For long, the administration- the sarkaar– was something high-up there in the hierarchy of things. They made plans for the communities, for their development and welfare and gathered resources for these plans. The communities, on the other hand, were destined to hope that the administration knows best about how, when and where to implement these. The communities could urge, request, make their case but seldom claim, particularly so in education.
With the Right to Education Act and its increasing reach among the communities in rural India, the equation is changing. And how. This change can be witnessed among the mothers of Darlimunda in Nuapada, Odisha, when they say that they make sure their kids reach the primary school in the village. The women representatives in Panchayat and SMC work together to make sure that issues of education are discussed and acted upon in the meeting, said a SMC member, Kalpalata Pradhan, in the MTA group meeting.
The change can be witnessed in the constantly increasing understanding of communities about education and its stakeholders. The ex-president of SMC in Kushdhauna in Komna, Odisha is quick to point out to the residents that parents have to take responsibility for the education of their children. Be it Pipalchhadi or Jhanjimunda in Komna, Odisha, the SMC members not only understand but also elegantly articulate issues of learning deficits and why it should be addressed. And this increased understanding is equally reflected in the increased collaboration of teachers like Arun Manjhi and Mr. Mahananda attend and respond to the concerns of SMC and village residents. It is commendable because they also have to engage with the government systems and yet they joined the village residents in their dream to ensure quality education for their children. This is indeed the drum-roll for a grand beginning. Most of the SMCs in these areas have finished their tenure. In many places the SMCs have decided to include a child representative.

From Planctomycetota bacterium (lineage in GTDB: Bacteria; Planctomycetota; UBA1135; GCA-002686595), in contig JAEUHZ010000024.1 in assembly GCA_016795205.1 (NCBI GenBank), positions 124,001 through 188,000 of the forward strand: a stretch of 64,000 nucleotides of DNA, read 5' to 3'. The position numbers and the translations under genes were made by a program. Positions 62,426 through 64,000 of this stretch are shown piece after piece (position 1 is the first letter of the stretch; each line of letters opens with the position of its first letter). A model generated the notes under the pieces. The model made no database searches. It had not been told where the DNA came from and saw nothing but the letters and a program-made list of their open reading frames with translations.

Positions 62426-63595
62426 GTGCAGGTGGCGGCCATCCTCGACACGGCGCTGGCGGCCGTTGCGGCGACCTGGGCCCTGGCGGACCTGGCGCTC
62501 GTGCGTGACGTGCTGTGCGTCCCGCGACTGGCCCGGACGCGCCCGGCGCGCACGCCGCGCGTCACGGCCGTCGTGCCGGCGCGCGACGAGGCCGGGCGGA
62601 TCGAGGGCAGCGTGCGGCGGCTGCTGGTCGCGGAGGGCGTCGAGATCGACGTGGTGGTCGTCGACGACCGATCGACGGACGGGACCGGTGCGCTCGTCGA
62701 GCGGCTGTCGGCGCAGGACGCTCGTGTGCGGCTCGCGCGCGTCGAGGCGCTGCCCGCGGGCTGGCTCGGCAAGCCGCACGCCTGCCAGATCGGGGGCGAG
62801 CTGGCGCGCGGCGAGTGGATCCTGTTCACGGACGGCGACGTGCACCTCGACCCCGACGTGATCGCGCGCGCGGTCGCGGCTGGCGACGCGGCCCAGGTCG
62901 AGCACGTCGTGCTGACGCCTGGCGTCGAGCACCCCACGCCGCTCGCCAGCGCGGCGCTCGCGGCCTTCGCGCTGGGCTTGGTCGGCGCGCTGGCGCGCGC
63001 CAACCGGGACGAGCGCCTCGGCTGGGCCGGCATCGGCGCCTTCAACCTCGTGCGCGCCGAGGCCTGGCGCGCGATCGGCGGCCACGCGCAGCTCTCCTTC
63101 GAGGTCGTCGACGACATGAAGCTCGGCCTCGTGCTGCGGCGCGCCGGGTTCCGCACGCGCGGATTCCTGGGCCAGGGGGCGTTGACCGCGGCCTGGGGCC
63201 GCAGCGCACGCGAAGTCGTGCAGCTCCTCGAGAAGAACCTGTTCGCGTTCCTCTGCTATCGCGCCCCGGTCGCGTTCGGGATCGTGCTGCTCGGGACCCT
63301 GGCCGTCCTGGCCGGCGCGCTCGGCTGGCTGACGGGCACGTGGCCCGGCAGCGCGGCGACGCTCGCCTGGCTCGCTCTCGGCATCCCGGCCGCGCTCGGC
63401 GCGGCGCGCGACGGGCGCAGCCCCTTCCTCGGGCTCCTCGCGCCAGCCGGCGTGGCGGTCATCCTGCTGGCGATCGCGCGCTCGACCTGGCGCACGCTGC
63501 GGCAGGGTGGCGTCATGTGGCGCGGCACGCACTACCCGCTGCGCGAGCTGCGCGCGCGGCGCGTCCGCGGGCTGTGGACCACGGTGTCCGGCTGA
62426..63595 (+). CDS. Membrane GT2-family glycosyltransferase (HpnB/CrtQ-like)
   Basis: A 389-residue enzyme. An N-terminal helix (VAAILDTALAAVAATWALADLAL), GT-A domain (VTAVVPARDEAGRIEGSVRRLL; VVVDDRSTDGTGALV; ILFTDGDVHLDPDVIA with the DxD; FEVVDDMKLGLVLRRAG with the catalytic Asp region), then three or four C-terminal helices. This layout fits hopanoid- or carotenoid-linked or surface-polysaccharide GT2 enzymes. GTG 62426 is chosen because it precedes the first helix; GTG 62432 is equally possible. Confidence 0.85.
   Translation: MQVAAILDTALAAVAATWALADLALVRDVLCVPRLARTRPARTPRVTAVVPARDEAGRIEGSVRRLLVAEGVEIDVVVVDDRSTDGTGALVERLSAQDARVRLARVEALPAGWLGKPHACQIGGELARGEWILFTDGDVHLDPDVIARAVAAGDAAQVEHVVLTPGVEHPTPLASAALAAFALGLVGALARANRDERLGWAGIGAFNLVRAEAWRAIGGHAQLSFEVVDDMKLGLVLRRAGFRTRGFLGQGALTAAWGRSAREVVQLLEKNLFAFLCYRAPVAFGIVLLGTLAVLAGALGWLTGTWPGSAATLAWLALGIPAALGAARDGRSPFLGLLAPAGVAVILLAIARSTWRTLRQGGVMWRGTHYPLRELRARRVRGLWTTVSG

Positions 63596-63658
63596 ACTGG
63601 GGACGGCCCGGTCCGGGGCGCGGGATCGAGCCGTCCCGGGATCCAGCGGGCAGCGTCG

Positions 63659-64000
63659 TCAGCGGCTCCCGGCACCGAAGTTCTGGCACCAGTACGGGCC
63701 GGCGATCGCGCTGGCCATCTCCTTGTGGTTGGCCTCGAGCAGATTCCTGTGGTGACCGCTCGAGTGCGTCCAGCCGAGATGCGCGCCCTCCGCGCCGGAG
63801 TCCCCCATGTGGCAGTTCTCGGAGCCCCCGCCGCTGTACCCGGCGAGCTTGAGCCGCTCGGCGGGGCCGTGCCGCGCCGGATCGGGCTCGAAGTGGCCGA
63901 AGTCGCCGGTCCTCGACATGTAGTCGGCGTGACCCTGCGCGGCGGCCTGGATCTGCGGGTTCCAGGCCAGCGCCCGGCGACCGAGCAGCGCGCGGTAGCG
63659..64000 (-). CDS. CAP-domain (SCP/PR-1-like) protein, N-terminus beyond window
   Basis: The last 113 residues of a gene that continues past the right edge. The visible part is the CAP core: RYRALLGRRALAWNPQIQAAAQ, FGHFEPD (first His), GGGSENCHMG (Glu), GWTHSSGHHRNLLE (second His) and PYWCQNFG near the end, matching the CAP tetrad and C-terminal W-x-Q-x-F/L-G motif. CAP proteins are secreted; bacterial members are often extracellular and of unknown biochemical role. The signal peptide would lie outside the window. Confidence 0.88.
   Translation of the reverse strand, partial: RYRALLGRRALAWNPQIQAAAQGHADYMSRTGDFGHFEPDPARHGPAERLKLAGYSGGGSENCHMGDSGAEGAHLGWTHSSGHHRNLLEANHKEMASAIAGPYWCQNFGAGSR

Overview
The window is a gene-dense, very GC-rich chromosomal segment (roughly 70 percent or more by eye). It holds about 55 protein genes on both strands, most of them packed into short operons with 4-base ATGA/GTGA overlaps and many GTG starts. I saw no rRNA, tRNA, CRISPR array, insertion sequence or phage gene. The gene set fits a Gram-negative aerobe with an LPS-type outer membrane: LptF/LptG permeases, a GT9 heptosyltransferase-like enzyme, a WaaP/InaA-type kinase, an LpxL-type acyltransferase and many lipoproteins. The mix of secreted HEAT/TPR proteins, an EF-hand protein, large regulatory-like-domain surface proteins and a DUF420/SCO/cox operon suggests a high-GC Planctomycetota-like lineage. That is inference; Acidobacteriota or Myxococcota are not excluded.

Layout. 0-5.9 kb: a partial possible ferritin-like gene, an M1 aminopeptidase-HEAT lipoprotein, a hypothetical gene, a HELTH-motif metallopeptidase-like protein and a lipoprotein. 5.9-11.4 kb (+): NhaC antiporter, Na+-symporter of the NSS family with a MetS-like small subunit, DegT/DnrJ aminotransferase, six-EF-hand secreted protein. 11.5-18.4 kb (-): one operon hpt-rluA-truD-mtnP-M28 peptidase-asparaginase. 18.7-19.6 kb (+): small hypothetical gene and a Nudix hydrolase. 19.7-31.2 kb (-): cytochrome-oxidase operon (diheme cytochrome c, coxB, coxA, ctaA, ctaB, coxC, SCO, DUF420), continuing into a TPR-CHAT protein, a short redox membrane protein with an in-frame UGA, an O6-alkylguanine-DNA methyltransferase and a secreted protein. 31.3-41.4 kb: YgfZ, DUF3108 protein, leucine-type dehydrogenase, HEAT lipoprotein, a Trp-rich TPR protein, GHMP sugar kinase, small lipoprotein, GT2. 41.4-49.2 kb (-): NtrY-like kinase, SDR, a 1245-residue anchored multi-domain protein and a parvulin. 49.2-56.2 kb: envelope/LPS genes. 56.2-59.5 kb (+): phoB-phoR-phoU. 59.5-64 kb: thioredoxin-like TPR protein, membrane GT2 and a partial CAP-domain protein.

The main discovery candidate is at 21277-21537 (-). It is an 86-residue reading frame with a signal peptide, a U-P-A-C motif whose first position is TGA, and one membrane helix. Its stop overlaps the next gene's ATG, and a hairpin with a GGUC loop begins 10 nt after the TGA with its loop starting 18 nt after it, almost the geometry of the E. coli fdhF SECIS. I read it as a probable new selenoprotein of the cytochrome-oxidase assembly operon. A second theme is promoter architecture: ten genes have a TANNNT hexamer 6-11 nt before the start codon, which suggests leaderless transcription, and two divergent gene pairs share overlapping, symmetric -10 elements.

This strong awareness has to be matched with a swift response from the administration to keep the this interaction with the communities from turning confrontational. Also, a huge responsibility lies with the practitioners- including AIF and its implementation partners to facilitate the improvements in a collaborative way. Another challenge is to integrate the sustainability of activity-based teaching and learning practices in the vision of the communities for their ideal school.
So how do we balance this equation of vision and will from the communities for a sustained effort to transform education in Nuapada? By adjusting the magnitude of all these variables of community mobilization, advocacy, collaboration and realistic action oriented planning at all levels of stakeholders. For 10 years AIF and Lokadrusti have worked together to make stakeholders aware of their claims and responsibilities towards the education of their children. Going forward, along with Lokadrusti, AIF will focus on engaging with these stakeholders to further the process of change from ideas to actions to more ideas.